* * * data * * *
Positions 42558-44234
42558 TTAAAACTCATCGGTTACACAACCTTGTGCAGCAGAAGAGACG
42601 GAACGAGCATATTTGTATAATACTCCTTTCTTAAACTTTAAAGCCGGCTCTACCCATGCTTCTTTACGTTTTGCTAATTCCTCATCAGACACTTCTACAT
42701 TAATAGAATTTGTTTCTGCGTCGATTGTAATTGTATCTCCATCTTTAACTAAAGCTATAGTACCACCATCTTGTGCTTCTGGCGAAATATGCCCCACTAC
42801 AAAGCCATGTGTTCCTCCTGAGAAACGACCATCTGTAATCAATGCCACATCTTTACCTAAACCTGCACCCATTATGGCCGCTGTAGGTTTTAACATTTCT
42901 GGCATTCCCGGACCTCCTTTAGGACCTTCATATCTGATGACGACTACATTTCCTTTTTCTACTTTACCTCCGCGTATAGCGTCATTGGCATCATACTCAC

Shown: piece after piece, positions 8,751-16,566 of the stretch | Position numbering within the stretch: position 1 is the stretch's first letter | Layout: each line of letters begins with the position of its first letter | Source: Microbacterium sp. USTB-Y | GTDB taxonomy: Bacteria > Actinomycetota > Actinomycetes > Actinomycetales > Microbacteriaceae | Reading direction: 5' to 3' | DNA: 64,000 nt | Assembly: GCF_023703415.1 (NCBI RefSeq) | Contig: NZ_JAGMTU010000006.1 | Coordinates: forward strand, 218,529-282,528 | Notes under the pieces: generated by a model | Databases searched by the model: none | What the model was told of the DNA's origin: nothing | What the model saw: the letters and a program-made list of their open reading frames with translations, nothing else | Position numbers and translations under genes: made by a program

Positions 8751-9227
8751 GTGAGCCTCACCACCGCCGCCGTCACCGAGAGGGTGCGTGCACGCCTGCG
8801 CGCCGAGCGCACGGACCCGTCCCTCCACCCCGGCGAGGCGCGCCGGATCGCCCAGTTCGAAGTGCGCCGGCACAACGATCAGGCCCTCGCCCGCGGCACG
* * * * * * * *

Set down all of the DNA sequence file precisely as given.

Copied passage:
Positions 42558-44234
42558 TTAAAACTCATCGGTTACACAACCTTGTGCAGCAGAAGAGACG
42601 GAACGAGCATATTTGTATAATACTCCTTTCTTAAACTTTAAAGCCGGCTCTACCCATGCTTCTTTACGTTTTGCTAATTCCTCATCAGACACTTCTACAT
42701 TAATAGAATTTGTTTCTGCGTCGATTGTAATTGTATCTCCATCTTTAACTAAAGCTATAGTACCACCATCTTGTGCTTCTGGCGAAATATGCCCCACTAC
42801 AAAGCCATGTGTTCCTCCTGAGAAACGACCATCTGTAATCAATGCCACATCTTTACCTAAACCTGCACCCATTATGGCCGCTGTAGGTTTTAACATTTCT
42901 GGCATTCCCGGACCTCCTTTAGGACCTTCATATCTGATGACGACTACATTTCCTTTTTCTACTTTACCTCCGCGTATAGCGTCATTGGCATCATACTCAC

Shown: piece after piece, positions 8,751-16,566 of the stretch | Position numbering within the stretch: position 1 is the stretch's first letter | Layout: each line of letters begins with the position of its first letter | Source: Microbacterium sp. USTB-Y | GTDB taxonomy: Bacteria > Actinomycetota > Actinomycetes > Actinomycetales > Microbacteriaceae | Reading direction: 5' to 3' | DNA: 64,000 nt | Assembly: GCF_023703415.1 (NCBI RefSeq) | Contig: NZ_JAGMTU010000006.1 | Coordinates: forward strand, 218,529-282,528 | Notes under the pieces: generated by a model | Databases searched by the model: none | What the model was told of the DNA's origin: nothing | What the model saw: the letters and a program-made list of their open reading frames with translations, nothing else | Position numbers and translations under genes: made by a program

Positions 8751-9227
8751 GTGAGCCTCACCACCGCCGCCGTCACCGAGAGGGTGCGTGCACGCCTGCG
8801 CGCCGAGCGCACGGACCCGTCCCTCCACCCCGGCGAGGCGCGCCGGATCGCCCAGTTCGAAGTGCGCCGGCACAACGATCAGGCCCTCGCCCGCGGCACG